You can create a digital collage to combine your own drawings with stock or found art, photos and scanned textures into a single illustration, that has more interest than just flat colour, and without each element looking stuck on or out of place.
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However, rather than using filters, which can look obvious, I tend to use combinations of layers, changing their opacity and the lighting options. Experiment with these combinations to get different effects.
I always start with a hand drawing, and a rough idea of how the illustration should fit together, but this can change. I prefer a ‘non-perfect’ line in my artwork. It gives a more human touch, and avoids the image looking too ‘digital’. Remember, the computer is just a tool, and a pencil and paper are just as important. To create an illustration like this, you should expect to spend about 4-5 hours
figures in pencil, and scan them into Photoshop at the standard 300dpi in greyscale. To tidy the illustration, go to Images > Adjustments > Levels. Move the outer sliders in towards the edges of the histogram to make the illustration more black and white, looking at the illustration as you do it. You may still have unsightly marks on the illustration, so paint them out in white using a hard brush.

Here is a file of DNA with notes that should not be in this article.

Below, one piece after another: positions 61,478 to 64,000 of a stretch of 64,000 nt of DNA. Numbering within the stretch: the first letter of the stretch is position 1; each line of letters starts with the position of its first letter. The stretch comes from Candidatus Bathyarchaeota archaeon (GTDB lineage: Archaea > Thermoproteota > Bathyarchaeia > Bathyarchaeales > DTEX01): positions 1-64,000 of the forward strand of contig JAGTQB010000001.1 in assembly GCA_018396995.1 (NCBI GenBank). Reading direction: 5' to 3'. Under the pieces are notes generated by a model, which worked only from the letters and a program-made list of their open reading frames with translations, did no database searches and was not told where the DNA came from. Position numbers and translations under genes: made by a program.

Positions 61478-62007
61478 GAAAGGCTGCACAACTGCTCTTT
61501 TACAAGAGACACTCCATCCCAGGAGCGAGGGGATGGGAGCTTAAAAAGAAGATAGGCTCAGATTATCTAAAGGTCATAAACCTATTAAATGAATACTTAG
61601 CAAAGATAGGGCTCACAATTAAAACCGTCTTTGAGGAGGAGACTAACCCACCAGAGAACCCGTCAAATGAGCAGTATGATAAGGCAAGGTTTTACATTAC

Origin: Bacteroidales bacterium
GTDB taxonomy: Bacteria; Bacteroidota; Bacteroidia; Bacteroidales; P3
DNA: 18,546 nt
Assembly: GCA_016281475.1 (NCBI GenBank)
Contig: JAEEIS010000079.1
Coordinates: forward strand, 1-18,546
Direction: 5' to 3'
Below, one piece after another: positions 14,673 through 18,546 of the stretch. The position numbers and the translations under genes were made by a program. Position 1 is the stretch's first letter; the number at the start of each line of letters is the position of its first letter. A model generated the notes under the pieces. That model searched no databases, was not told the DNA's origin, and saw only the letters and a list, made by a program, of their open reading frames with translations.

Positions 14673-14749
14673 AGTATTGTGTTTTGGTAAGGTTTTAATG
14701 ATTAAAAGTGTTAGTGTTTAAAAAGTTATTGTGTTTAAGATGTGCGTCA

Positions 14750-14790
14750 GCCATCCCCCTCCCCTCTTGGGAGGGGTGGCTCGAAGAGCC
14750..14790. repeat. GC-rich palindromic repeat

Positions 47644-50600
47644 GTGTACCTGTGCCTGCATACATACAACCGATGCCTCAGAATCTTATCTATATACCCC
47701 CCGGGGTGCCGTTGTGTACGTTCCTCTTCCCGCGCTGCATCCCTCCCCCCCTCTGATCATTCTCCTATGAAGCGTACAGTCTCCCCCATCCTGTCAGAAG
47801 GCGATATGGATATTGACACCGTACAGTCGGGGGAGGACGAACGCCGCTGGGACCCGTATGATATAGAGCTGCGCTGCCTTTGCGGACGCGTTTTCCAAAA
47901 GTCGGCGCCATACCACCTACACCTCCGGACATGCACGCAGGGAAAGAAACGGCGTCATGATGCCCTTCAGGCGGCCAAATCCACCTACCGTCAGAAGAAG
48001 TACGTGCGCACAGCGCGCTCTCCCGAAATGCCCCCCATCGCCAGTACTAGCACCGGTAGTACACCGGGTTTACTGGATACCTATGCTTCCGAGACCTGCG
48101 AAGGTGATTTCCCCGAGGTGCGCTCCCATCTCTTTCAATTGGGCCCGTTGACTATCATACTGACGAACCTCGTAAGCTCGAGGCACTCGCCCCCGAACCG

Find some hamburger photos – these can be easily found on the likes of iStockphoto.com, or take some digital photos of your own. Carefully draw around them using the Pen tool. Copy-&-paste them into your drawn file, ensuring that you have converted this file to CMYK by choosing
Image > Mode > CMYK. Change the drawn layer options to Multiply, allowing it to be transparent. Position the burger layers together so that they make one large burger. Merge these layers together by clicking on them, while holding the Shift key, then select Layers > Merge layers. You may want to name your layers, as it can get complicated later on when you have many layers to contend with.
Find a paper texture and copy-&-paste this into the illustration, positioning this under the rest of the layers. Now add a new layer on top of this choosing